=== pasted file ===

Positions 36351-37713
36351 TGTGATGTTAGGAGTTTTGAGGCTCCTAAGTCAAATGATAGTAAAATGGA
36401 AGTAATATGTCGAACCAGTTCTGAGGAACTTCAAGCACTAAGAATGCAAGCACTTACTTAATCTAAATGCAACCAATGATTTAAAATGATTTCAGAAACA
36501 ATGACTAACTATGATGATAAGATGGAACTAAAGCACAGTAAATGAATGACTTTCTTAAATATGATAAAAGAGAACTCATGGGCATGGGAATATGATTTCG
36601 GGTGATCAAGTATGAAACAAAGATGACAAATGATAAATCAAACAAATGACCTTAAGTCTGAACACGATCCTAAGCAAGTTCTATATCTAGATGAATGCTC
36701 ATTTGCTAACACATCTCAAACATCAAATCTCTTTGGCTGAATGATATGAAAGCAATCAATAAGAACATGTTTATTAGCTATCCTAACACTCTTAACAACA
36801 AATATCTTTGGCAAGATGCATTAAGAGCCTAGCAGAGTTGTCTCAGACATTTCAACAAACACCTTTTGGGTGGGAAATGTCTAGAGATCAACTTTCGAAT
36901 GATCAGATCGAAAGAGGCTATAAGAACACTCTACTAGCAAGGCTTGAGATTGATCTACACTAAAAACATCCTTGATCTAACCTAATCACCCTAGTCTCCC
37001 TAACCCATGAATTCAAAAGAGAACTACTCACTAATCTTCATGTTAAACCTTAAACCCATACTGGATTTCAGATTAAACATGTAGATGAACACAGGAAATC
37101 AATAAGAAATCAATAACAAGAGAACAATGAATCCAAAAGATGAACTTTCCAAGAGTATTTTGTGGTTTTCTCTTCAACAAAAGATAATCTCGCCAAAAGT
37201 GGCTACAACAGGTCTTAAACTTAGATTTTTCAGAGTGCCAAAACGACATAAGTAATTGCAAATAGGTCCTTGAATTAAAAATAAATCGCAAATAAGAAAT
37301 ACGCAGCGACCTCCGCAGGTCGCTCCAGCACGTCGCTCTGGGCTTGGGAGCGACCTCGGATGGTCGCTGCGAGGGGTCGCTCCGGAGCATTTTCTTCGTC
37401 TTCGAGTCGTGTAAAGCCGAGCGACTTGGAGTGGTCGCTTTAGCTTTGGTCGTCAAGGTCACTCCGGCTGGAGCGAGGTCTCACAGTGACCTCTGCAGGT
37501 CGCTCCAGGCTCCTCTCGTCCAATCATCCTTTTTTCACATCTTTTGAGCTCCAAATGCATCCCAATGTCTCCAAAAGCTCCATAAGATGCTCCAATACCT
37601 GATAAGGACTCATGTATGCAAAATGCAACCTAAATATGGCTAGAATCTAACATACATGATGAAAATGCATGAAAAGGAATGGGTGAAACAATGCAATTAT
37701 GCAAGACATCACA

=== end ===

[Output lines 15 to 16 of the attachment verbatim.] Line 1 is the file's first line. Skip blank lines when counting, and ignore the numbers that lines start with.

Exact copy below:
37601 GATAAGGACTCATGTATGCAAAATGCAACCTAAATATGGCTAGAATCTAACATACATGATGAAAATGCATGAAAAGGAATGGGTGAAACAATGCAATTAT
37701 GCAAGACATCACA